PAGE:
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Mapping invasion hypotheses

By Sabrina Kumschick and Jonathan Jeschke

The field of invasion biology has accumulated a number of hypotheses and concepts - some of these are overlapping or redundant, a few others even contradictory. This has led to the situation that invasion biologists are having an increasingly hard time to maintain an overview of the discipline’s important ideas. The field is thus in need of navigation tools that provide orientation.

Participants in the 2018 Berlin workshop

C·I·B researchers participated in the 2018 workshop in Berlin that laid the foundation for the consensus map of invasion hypotheses

Several C·I·B researchers, including C·I·B core team member Sabrina Kumschick, former C·I·B postdoctoral associates Florencia Yannelli and Wolf-Christian Saul as well as C·I·B associates Christoph Kueffer, Franz Essl and Petr Pyšek, teamed up with an international group of invasion biologists led by Martin Enders and Jonathan Jeschke from the Free University of Berlin and the Leibniz-Institute of Freshwater Ecology and Inland Fisheries (IGB) to develop and apply a novel consensus method that allows to map hypotheses in a research field.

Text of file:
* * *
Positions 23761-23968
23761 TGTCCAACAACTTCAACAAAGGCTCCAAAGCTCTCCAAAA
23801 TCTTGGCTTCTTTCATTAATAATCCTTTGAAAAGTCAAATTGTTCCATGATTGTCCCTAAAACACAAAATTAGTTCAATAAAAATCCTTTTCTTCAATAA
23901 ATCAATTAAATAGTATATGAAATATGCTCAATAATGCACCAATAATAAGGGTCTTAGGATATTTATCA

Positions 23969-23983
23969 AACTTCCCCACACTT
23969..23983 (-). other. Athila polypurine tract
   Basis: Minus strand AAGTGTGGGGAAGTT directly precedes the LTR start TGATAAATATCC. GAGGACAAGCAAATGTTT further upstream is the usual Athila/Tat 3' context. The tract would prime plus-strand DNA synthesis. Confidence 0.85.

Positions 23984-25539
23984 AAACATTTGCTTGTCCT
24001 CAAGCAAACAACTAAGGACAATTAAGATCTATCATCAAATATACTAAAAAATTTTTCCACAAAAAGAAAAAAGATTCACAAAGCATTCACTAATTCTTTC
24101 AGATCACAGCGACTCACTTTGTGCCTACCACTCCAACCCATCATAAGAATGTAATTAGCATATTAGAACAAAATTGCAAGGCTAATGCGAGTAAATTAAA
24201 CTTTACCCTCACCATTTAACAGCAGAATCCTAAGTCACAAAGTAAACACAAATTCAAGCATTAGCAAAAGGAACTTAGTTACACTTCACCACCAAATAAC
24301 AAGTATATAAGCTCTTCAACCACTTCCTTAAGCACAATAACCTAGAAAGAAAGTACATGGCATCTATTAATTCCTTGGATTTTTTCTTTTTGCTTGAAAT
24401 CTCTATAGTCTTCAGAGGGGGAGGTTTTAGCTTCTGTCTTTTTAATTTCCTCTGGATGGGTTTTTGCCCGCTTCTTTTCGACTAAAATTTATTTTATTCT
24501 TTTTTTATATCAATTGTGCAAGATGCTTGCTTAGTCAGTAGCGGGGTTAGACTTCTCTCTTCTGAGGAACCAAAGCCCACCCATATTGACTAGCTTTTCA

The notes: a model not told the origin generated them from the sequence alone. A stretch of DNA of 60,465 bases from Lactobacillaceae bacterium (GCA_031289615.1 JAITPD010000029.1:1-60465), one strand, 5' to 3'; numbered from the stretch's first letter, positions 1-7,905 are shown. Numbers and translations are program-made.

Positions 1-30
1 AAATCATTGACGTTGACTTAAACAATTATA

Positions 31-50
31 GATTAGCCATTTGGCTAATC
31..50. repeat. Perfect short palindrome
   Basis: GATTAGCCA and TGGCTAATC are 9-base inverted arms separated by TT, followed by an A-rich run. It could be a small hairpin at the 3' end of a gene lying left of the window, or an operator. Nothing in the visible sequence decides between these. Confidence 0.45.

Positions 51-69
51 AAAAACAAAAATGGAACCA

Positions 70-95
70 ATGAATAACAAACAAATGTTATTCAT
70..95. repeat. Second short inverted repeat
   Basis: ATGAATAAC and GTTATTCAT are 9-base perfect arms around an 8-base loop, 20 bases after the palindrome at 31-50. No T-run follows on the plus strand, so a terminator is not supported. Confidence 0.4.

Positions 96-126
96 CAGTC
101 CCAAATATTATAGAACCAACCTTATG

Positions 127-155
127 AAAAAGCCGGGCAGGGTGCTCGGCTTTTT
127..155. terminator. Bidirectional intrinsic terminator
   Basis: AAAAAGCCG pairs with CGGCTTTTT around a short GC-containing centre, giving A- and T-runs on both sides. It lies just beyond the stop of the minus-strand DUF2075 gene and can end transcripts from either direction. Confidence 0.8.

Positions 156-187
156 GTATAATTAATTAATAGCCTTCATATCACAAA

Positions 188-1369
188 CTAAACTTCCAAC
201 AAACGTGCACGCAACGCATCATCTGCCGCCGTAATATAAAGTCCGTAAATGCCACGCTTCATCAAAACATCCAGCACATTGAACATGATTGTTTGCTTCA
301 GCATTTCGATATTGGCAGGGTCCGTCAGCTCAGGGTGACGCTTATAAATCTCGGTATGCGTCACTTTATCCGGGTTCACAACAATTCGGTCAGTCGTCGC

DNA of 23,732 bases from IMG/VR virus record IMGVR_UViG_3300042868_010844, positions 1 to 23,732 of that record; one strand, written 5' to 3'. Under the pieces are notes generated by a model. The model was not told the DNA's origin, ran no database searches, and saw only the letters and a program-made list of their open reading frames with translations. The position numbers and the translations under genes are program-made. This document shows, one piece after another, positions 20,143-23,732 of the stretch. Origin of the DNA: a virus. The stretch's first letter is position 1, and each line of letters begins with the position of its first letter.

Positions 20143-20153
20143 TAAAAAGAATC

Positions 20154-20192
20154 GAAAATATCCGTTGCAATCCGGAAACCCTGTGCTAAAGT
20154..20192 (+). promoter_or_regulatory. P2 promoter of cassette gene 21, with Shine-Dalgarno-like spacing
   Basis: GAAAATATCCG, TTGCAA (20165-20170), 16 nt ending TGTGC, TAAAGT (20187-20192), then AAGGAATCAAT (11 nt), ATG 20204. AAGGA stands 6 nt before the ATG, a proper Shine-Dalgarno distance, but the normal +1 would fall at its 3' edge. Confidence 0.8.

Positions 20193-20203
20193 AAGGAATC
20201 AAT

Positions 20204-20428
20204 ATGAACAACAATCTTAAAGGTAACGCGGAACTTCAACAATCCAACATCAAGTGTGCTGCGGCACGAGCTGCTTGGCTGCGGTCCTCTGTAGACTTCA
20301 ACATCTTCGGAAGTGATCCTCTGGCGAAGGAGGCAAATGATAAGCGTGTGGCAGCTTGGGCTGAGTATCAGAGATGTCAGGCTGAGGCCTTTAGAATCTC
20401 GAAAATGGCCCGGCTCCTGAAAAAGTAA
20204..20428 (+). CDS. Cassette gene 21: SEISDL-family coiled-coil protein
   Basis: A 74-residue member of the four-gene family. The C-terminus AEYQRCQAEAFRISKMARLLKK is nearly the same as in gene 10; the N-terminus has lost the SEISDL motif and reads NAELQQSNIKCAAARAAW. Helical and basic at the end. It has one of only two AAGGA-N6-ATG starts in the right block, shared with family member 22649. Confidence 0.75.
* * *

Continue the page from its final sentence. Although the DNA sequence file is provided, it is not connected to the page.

The method that the team developed can be applied in any scientific discipline, hence this first application in invasion biology also serves as a proof-of-concept. The researchers started by defining 39 invasion hypotheses and then followed nine steps to create a network of these hypotheses. The network groups hypotheses in clusters that share a particular perspective on biological invasions. Users of the map can thus quickly locate similar, redundant or contradictory concepts about invasive species.

In future, the team aims to also map hypotheses in related research fields, such as restoration ecology or urban ecology, and to provide the conceptual maps as interactive tools online (see www.hi-knowledge.org).

Jonathan Jeschke, senior author of the study, added: “Our vision is to eventually create an open and interactive atlas of knowledge covering all scientific disciplines. This can only be achieved by a large inter- and transdisciplinary team. Please contact us if you’d like to join us to work towards this vision!”




Read the paper

Enders, M.; Havemann, F.; Ruland, F.; Bernard-Verdier, M.; Catford, J.A.; Gómez-Aparicio, L.; Haider, S.; Heger, T.; Kueffer, C.; Kühn, I.; Meyerson, L.A.; Musseau, C.; Novoa, A.; Ricciardi, A.; Sagouis, A.; Schittko, C.; Strayer, D.L.; Vilà, M.; Essl, F.; Hulme, P.E.; van Kleunen, M.; Kumschick, S.; Lockwood, J.L.; Mabey, A.L.; McGeoch, M.; Palma, E.; Pyšek, P.; Saul, W.-C.; Yannelli, F.A.; Jeschke, J.M. 2020. A conceptual map of invasion biology: integrating hypotheses into a consensus network. Global Ecology and Biogeography. https://doi.org/10.1111/geb.13082

For more information, contact Sabrina Kumschick at sabrinakumschick@sun.ac.za or Jonathan Jeschke at jonathan.jeschke@fu-berlin.de

Consensus map of invasion hypotheses

Consensus map of invasion hypotheses created by Enders et al. (2020)